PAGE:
3 for 3: The good, the bad and the future in Texas Football

Margaret Wirick, Sports Reporter

The Longhorns’ win against Texas Tech last Saturday hinted at what fans haven’t seen from Texas in years: consistency.

Coming into the game after a blowout, the Longhorns kept their intensity and stampeded their first conference match-up.

The Good

Texas demonstrated against Tech just how lethal it can be on the ground, rushing for 336 yards on 52 rushing attempts. Atop the stat sheet again was sophomore running back Bijan Robinson with 137 rushing yards. Junior running back Roschon Johnson ran for 64 yards and scored two touchdowns.

The offensive line was a solid force that allowed the Longhorns to perform on offense. The run blockage, like against Rice, was there. What changed from last week was on passing plays. The o-line gave junior quarterback Casey Thompson ample time in the pocket to look at his options and convert. As a result, Thompson threw for 303 yards and five touchdown passes. Freshman wide receiver Xavier Worthy caught five of Thompson’s passes for 100 yards and three touchdowns.

Flipping to the other side of the ball, the defense was disruptive. Texas had two quarterback hurries, notched two sacks, and senior defensive back Josh Thompson snagged a pick six in the second quarter to solidify a 21-point lead.

The Bad

The defensive mentality in the second half waned, allowing Tech to score three times. In the middle of the third quarter, the Red Raiders gained 75 yards and scored on three plays. On the next possession, Tech quarterback Henry Colombi threw a 75-yard touchdown on first down bringing Tech to 28 points.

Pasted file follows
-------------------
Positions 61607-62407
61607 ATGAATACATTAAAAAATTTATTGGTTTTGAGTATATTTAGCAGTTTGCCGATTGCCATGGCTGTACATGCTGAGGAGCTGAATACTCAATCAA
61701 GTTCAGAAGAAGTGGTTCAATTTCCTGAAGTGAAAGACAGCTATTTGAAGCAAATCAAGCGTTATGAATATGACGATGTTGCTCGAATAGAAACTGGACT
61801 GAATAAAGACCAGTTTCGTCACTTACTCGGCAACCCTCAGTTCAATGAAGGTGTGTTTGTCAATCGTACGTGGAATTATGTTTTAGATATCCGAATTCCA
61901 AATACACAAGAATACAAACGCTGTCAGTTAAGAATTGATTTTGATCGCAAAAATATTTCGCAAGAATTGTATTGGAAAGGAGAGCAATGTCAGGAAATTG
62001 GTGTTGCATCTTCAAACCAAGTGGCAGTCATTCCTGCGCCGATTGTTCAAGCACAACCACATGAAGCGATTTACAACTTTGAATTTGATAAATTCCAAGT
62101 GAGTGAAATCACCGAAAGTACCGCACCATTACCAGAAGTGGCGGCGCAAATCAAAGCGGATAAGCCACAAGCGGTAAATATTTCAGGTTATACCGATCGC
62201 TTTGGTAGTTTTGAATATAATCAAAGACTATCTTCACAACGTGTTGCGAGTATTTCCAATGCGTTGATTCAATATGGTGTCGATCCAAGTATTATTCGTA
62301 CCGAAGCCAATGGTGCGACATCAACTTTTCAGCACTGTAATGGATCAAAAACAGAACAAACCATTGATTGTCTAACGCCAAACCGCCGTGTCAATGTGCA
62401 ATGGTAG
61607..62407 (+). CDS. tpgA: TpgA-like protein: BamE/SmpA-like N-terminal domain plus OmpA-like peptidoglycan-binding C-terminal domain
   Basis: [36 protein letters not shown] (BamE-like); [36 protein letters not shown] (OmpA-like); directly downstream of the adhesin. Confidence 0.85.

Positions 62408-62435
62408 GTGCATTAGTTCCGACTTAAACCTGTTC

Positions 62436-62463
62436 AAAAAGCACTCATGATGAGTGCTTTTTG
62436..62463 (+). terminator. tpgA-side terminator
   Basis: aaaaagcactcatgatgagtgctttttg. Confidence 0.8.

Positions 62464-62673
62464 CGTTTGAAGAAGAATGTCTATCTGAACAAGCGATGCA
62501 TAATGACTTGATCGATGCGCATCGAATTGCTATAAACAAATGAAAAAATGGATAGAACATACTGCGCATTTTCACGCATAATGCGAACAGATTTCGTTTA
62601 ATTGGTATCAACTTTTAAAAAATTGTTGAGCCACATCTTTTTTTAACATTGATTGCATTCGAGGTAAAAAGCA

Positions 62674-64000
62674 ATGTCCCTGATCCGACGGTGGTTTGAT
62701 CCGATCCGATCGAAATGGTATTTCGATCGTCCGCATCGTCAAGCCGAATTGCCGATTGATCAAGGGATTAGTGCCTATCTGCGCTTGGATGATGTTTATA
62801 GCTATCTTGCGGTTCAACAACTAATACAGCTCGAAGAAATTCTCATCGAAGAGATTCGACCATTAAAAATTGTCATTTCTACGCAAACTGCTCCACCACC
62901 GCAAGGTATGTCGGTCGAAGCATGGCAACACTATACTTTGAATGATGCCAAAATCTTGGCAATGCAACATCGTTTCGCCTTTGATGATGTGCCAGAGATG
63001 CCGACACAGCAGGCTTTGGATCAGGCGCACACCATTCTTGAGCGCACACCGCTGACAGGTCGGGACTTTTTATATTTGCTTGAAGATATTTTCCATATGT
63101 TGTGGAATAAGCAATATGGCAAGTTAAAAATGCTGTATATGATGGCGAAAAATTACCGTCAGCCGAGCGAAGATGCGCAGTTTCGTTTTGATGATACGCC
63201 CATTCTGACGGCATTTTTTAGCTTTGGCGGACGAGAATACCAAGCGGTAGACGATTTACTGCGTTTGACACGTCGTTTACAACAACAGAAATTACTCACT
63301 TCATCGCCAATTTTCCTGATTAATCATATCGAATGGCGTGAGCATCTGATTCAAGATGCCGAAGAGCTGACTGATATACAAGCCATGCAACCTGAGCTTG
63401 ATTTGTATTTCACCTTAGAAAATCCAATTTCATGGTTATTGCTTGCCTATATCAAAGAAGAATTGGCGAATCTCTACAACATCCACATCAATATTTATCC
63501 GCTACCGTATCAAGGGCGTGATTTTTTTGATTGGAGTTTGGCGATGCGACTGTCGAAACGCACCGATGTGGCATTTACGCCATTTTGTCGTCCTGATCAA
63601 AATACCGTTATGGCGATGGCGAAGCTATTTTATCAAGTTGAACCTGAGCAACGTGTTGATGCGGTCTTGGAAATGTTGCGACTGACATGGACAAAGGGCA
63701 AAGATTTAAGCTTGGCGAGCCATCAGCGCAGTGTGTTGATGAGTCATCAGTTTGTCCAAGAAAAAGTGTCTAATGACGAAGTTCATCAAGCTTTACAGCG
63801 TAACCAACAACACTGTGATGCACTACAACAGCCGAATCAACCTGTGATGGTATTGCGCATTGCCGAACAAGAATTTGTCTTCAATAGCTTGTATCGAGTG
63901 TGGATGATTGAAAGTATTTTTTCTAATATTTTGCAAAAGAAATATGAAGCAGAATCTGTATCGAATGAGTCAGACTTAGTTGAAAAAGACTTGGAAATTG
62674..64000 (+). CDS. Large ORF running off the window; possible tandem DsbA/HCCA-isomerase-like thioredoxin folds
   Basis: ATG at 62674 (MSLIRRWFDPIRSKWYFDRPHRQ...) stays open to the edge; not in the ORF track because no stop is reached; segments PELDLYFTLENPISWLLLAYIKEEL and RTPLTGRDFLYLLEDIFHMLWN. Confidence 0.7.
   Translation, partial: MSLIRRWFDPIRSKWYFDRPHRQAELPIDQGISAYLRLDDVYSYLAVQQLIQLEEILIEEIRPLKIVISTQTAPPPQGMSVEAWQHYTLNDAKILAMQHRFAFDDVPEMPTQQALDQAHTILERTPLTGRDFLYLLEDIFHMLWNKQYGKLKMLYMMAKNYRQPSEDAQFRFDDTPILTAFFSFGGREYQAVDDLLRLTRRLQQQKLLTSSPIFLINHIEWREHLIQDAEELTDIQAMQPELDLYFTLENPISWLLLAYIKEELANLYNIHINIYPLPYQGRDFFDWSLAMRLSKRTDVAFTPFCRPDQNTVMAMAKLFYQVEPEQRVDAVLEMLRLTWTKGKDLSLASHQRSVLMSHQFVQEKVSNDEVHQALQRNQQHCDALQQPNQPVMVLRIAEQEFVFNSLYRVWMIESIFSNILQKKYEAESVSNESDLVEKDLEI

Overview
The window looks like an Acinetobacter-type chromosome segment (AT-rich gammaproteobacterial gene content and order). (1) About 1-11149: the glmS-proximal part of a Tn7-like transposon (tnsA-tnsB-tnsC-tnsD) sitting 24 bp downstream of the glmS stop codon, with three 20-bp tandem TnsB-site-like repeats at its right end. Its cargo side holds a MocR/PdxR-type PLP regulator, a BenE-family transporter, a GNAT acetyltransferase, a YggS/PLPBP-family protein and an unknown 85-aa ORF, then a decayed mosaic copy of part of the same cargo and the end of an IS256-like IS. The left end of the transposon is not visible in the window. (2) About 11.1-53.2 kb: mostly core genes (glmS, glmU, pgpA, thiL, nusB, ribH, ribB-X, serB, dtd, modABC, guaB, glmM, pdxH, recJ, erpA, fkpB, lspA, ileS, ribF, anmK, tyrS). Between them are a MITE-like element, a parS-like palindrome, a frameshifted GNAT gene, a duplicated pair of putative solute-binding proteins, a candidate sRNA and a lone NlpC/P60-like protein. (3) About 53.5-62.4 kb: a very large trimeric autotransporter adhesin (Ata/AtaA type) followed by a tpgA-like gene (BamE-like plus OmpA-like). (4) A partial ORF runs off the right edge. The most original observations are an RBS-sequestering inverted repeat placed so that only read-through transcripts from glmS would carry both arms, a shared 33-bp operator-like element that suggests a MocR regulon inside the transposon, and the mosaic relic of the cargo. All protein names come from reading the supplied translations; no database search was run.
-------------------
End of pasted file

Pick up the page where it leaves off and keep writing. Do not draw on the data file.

Third and fourth down situations were also a problem for the Longhorns in the second half. Tech was successful on two of its five third down attempts, one being for 16 yards. In the fourth quarter, the Raiders converted on both fourth down attempts.

“Our mental intensity is going to be critical,” head coach Steve Sarkisian said. “There’s a lot of high powered offenses in our league, and people aren’t going to stop trying to score because we get a lead.”

Texas’ defensive backs got burned a few times, but the hardest to watch was in the third quarter, when Tech wide receiver Loic Fouonji fought on the route with senior defensive back D’Shawn Jamison and made a 69-yard touchdown reception. With more powerful Big 12 offenses on the horizon, there isn’t much room for small mistakes like this that lead to big plays.

The passing game still has some ways to go, although it has improved. Half of Texas’ touchdowns came through the air, but there were still some missed opportunities and Thompson threw an interception in the first possession of the second half.

“There were probably three, four, five opportunities down the field that we just missed on,” Sarkisian said. “Hopefully when we start to hit some of those down the field, we’ll become even more efficient on the offense.”

The Future

TCU typically enters the Big 12 Conference as an underdog, but then usually makes a strong showing. TCU won the Big 12 Conference title in 2014 and finished second in 2017, losing to Oklahoma in the conference championship game. The Horned Frogs’ history with Texas is one that exemplifies the Longhorns’ inconsistency. Since joining the Big 12 Conference in 2012, TCU has beaten Texas in seven of nine games.

No Texas fan can forget last season’s game against TCU. With four minutes left in the fourth quarter, the Longhorns had an opportunity to surpass the Horned Frogs’ four point lead. On first-and-goal, former Texas running back Keaontay Ingram fumbled the ball on the one yard line and TCU recovered, ending the game at 33-31.

If the Longhorns have anything to prove, their game against the Horned Frogs this weekend is the place to prove it. The consistency shown in the last two games is noteworthy, but Sarkisian said this isn’t the time to relax.

“We’ve got unfinished business,” Sarkisian said. “We’ve got work to do.”